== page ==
UBC’s Pat Mirenda is uncovering gaps in care, including long delays between when parents see signs and when children get diagnosed
With April 2 being World Autism Awareness Day–UBC researcher and education expert Pat Mirenda discusses the challenges faced by parents and children dealing with this developmental disability.
You say autism is a public health emergency. Why?
One in 68 kids has autism, according to new numbers from the U.S. Centers for Disease Control and Prevention. South of the border, there’s a huge commitment at the federal level for autism research and intervention. In Canada, there is no national autism strategy and supports for parents and children with autism vary province by province. Services that are available to kids in British Columbia are very different than those that are available to kids in Ontario, for example.
How do parents typically find out their child has autism?
Signs begin to surface by 12 to 18 months, as families get worried that their child’s speech or social interaction skills are not developing as they should. Children with autism can often become fascinated with unusual things, like lining up objects or stacking cans. In many cases, parents go to the doctor for help, but they’re turned away, wrongly seen as overprotective. If a parent’s concern is believed, they are referred to a diagnostic centre where they may be waitlisted for diagnosis. In some cases, it can take months or even years for a child to be diagnosed, which can be detrimental because early intervention leads to better outcomes.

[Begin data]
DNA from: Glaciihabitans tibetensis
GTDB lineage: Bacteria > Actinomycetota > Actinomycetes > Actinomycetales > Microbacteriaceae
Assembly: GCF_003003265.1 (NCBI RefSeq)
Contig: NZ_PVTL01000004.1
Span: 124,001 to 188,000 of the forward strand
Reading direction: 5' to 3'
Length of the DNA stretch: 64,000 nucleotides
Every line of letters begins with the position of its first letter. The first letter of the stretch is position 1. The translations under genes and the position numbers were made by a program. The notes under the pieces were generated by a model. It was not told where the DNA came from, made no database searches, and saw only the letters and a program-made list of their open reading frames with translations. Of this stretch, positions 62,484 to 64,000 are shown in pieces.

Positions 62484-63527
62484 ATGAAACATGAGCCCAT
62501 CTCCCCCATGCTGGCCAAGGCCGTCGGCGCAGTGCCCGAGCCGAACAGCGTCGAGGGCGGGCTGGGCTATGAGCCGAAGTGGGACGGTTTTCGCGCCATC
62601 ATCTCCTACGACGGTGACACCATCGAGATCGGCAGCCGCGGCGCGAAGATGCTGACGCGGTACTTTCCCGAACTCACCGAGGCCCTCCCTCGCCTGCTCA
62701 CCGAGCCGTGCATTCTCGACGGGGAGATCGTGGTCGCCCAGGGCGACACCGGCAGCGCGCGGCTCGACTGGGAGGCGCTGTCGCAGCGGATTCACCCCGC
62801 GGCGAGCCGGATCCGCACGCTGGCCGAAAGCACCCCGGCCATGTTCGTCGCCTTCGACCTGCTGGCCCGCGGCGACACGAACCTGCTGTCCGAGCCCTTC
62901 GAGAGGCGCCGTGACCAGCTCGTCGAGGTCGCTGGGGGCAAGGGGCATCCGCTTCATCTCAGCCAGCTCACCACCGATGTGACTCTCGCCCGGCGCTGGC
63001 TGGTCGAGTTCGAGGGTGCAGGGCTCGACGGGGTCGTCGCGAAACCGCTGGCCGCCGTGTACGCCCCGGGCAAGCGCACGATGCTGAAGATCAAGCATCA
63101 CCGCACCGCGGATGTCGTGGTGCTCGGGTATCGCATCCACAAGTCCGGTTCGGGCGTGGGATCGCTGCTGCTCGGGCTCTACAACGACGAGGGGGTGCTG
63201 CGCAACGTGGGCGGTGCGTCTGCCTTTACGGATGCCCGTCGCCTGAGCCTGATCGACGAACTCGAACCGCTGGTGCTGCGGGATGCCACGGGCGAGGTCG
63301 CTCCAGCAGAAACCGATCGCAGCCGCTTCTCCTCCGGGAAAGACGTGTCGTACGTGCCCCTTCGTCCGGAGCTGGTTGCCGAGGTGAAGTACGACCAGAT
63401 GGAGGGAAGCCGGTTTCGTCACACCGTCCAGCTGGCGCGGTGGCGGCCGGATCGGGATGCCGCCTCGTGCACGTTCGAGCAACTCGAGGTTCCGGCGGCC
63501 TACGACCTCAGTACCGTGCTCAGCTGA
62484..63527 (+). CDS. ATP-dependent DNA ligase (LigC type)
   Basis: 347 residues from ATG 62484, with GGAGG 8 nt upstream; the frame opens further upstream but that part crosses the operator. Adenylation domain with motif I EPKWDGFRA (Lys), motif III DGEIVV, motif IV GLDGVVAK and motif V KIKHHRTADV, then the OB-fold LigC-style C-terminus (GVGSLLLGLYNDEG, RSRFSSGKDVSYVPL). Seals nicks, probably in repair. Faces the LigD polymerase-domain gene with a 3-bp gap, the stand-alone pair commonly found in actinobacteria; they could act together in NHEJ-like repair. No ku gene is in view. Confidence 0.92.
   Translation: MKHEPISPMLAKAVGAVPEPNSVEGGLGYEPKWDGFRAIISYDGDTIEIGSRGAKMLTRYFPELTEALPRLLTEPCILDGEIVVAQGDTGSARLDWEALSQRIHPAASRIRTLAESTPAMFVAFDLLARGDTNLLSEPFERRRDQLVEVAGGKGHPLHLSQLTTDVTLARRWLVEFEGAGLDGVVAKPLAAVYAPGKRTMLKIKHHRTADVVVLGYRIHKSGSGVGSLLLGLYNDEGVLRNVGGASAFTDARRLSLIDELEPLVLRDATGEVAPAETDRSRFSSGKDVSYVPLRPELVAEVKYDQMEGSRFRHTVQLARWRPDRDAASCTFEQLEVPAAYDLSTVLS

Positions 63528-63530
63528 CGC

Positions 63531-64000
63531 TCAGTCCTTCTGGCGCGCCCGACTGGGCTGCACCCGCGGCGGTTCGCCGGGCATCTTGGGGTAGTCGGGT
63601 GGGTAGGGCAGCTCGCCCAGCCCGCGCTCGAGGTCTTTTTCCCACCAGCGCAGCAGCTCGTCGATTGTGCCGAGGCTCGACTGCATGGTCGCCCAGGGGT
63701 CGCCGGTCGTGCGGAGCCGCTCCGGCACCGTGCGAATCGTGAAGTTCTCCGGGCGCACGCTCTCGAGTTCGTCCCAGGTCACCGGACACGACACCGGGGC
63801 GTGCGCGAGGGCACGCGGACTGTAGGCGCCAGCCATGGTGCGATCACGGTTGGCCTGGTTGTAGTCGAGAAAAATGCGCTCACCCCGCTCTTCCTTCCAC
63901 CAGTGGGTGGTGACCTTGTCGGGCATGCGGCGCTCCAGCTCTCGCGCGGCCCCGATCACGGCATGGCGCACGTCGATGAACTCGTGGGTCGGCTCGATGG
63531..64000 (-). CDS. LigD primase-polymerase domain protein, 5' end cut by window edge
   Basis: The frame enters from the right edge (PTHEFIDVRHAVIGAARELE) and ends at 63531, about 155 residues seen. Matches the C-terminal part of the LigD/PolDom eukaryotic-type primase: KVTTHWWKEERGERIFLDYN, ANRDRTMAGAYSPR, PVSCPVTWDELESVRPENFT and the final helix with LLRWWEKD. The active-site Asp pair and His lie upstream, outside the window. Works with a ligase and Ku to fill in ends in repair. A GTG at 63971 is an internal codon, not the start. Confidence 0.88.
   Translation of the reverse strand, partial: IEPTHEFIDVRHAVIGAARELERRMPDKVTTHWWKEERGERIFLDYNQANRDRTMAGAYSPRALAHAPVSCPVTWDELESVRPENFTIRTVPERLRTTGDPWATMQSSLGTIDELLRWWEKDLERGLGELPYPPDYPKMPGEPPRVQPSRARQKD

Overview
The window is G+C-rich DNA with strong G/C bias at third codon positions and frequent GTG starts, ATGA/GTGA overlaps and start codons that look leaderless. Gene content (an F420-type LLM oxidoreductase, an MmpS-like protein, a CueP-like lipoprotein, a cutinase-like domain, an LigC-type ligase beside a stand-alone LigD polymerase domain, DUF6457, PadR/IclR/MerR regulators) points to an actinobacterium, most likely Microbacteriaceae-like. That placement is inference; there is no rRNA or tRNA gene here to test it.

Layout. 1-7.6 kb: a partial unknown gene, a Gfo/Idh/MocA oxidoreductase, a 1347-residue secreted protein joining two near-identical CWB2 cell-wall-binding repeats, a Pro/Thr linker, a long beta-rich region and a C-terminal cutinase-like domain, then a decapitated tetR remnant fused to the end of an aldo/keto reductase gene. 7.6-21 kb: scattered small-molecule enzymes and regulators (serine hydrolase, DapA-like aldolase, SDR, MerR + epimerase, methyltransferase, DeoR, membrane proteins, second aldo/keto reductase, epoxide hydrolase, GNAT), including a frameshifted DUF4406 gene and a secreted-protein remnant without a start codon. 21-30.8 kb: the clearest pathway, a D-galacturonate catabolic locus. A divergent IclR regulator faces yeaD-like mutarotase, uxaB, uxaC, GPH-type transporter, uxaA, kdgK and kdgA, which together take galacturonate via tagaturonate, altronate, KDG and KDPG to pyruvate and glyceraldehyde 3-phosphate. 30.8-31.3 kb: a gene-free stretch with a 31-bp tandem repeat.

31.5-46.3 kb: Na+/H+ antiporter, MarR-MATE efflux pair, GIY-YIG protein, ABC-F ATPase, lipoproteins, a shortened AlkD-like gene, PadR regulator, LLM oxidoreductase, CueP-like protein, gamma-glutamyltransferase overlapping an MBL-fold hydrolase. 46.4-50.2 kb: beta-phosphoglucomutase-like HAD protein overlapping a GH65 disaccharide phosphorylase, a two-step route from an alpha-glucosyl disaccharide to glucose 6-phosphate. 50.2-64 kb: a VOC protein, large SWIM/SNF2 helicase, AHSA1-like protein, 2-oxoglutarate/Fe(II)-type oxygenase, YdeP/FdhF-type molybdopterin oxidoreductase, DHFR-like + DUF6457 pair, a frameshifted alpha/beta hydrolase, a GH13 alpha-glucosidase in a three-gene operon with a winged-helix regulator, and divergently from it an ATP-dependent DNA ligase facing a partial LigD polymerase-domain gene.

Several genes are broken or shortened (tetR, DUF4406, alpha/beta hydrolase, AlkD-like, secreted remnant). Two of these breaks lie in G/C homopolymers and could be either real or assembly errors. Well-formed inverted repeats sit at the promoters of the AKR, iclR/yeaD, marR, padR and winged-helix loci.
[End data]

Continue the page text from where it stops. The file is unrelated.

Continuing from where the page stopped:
What are some of the latest developments in autism research?
I have been part of a national team tracking the development of 400 children with autism and their families across five provinces since 2004, starting at the time of diagnosis. We are looking for indicators that show why some of these kids do really well and why others make progress more slowly. The research isn’t complete, but some of what we do know is that most parents spot autistic behaviour in their children around 18 months but are often not given a diagnosis until the child is three or four, and parents remain stressed about the disorder even if their child improves.
Pat Mirenda is a Professor in the Department of Educational and Counselling Psychology and Special Education and Director of the Centre for Interdisciplinary Research and Collaboration in Autism (CIRCA) at UBC.